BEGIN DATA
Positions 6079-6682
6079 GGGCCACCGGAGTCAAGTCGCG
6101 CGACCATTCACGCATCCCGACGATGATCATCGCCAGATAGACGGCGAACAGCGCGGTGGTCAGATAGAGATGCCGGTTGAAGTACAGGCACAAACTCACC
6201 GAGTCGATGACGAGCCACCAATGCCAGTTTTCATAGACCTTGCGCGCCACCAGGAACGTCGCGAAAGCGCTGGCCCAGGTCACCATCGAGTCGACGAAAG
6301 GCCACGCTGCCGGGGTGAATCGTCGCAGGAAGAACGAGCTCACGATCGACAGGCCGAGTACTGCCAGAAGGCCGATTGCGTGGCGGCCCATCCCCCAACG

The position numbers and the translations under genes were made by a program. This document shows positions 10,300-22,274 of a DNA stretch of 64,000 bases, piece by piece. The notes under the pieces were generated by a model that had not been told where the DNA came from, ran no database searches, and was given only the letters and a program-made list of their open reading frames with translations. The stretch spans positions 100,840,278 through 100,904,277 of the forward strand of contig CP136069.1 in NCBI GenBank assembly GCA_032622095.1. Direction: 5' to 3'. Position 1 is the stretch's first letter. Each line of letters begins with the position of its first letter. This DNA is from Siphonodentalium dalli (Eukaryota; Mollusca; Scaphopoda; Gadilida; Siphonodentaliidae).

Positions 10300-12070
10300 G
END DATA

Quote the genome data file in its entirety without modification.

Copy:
Positions 6079-6682
6079 GGGCCACCGGAGTCAAGTCGCG
6101 CGACCATTCACGCATCCCGACGATGATCATCGCCAGATAGACGGCGAACAGCGCGGTGGTCAGATAGAGATGCCGGTTGAAGTACAGGCACAAACTCACC
6201 GAGTCGATGACGAGCCACCAATGCCAGTTTTCATAGACCTTGCGCGCCACCAGGAACGTCGCGAAAGCGCTGGCCCAGGTCACCATCGAGTCGACGAAAG
6301 GCCACGCTGCCGGGGTGAATCGTCGCAGGAAGAACGAGCTCACGATCGACAGGCCGAGTACTGCCAGAAGGCCGATTGCGTGGCGGCCCATCCCCCAACG

The position numbers and the translations under genes were made by a program. This document shows positions 10,300-22,274 of a DNA stretch of 64,000 bases, piece by piece. The notes under the pieces were generated by a model that had not been told where the DNA came from, ran no database searches, and was given only the letters and a program-made list of their open reading frames with translations. The stretch spans positions 100,840,278 through 100,904,277 of the forward strand of contig CP136069.1 in NCBI GenBank assembly GCA_032622095.1. Direction: 5' to 3'. Position 1 is the stretch's first letter. Each line of letters begins with the position of its first letter. This DNA is from Siphonodentalium dalli (Eukaryota; Mollusca; Scaphopoda; Gadilida; Siphonodentaliidae).

Positions 10300-12070
10300 G